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Charging X2 batterys

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  • Charging X2 batterys

    Does it hurt the X2 batteries to leave them on the charger for an extended length of time? I now have a B&D 14.4 volt comercial (Dewalt) and a very old Craftsman 7.2 volt drill, the batteries are on the charger 24-7. Both work fine.

  • #2
    Yes its perfectly fine to do so. The fans will still run, and the charger will drop to a trickle charge if the pack goes down in voltage.


    • #3

      First, the "rapid" charger does not end its cycle with a "trickle" charge, which implies a small but continuous flow of current into the battery. A "trickle" charge will necessarily raise voltage to the point where it will fry the battery.

      Second, while some batteries (notably flooded cell batteries) can sustain extended exposure to a "float" charge cycle (which is how the "rapid" chargers end their charge program) without damage, NiCad cells cannot. Their electrolyte, nominally in paste form, will dry out and crystalize.

      Third, the fans in a charger are there to dissipate heat from the charger's electrical and electronic components; they do nothing about dissipating heat from the battery.

      An accepted rule of thumb is this: when the lights on a "rapid" charger for NiCad battery packs go from "charging" to "finished," the battery has recovered approximately 80% of its nominal capacity. It should be left on the charger for an additional period of not less than an hour or two, and not more than 3-6 hours.

      [ 10-29-2003, 11:36 PM: Message edited by: RGad ]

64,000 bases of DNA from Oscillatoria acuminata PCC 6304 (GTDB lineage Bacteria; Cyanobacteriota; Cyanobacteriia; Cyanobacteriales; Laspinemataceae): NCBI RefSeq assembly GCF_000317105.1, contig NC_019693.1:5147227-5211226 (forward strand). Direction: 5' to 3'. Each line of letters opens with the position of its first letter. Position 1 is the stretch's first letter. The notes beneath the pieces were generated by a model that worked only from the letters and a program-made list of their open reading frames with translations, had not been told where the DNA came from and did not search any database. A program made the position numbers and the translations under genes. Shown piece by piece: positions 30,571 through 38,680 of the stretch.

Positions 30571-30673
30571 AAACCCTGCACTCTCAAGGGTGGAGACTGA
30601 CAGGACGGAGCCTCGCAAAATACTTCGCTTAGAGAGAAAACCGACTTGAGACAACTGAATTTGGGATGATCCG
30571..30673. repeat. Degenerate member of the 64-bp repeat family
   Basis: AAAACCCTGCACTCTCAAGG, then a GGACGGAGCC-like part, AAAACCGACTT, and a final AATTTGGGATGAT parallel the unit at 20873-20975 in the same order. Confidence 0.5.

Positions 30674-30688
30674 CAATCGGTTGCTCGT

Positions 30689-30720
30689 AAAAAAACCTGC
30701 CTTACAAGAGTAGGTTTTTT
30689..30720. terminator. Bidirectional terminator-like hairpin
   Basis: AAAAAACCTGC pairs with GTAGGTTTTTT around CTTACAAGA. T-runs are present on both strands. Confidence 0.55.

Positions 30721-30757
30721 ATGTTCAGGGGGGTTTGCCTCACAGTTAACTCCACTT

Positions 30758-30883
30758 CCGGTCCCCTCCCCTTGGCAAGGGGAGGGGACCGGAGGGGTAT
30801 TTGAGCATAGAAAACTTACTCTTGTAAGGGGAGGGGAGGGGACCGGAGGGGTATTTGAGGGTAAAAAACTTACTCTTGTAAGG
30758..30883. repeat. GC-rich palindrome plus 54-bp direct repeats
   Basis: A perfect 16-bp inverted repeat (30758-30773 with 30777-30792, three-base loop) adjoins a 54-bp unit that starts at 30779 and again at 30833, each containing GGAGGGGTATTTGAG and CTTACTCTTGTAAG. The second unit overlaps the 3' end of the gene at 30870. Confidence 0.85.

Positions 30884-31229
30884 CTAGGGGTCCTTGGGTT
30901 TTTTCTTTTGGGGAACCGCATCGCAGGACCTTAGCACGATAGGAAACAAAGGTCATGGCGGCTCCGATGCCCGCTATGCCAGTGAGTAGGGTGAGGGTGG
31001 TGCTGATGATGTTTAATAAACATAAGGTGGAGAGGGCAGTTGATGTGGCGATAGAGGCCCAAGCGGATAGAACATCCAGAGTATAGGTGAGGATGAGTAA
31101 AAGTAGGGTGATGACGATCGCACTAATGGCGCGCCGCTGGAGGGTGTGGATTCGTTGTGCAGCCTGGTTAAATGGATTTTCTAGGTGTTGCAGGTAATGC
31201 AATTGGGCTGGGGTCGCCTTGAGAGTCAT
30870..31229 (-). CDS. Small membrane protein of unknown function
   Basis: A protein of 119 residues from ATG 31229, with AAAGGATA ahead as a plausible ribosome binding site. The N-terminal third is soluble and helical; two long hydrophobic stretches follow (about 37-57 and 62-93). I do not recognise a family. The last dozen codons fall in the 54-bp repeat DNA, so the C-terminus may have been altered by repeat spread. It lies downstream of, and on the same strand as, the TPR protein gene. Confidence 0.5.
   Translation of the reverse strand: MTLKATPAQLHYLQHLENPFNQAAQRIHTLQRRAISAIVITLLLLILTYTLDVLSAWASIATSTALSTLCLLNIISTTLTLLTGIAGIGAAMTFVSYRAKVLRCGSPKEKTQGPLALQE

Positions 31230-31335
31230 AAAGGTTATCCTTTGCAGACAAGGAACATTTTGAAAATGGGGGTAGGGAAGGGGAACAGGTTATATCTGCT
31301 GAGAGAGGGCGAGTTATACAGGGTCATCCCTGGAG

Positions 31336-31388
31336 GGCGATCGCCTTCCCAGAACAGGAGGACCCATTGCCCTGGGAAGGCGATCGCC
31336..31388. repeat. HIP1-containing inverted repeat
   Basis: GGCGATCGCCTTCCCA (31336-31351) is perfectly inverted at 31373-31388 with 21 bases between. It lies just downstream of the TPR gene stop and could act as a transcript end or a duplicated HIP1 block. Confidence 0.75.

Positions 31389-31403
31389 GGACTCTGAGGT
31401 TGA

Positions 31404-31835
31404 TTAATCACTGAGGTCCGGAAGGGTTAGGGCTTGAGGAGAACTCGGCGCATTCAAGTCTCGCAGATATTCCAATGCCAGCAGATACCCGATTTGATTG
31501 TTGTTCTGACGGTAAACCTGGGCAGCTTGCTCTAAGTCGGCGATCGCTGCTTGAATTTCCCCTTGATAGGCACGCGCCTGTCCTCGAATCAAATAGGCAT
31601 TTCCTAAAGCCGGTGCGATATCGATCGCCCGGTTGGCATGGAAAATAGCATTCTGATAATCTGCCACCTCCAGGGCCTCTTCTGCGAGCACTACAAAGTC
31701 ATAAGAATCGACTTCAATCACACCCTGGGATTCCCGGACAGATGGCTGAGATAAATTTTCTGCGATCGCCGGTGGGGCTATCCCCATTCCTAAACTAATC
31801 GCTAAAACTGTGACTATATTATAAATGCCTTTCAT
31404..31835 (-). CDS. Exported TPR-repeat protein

• #4
        On close inspection of my new toy, I find that when the battery is placed on the charger it opens a small door on the charger and the fan blows air through the battery pack and out holes in the bottom of the battery pack. This cools the batterys while charging.

        The concern I have is if the drill is not used for a peroid of a few weeks will the battery hold a charge or will I have to recharge them before using the drill.

        Another option would be to put a timer on the charger to allow for a short charge time (1 or 2 hours) each day. Would this be harmfull to the battery pack?


        • #5
          1. NiCads do shelf discharge. But don't worry about it.

          2. Pre-charging is bad for the NiCads because they should not be charged until they have become discharged (where for present purposes discharged means a cell voltage of about 1.0 - 1.05V -- not completely shorted by leaving a light bulb on it overnight). Periodic charging is a form of pre-charging. Both will prematurely consume your battery's life.

          3. For public safety applications, where we have a bunch of batteries sitting around shelf discharging, but we may need them some day and if we do we'll need them right away, we use a battery conditioner. Basically, the conditioner leaves the battery alone for a programmed amount of time (5-10 days), after which (i) it discharges the battery on a carefully controlled load to a carefully controlled steady state voltage, and (ii) it then recharges the battery under equally carefully controlled conditions. Battery conditioners cost a lot of money.

          4. For carpenters' power tools, all you have to do is have a couple of batteries. Leave the batteries alone when the tool is not in use, and then when you take it off the shelf, use the battery that is on it until the motor begins to slow. Then change batteries and put the depleted one on the charger.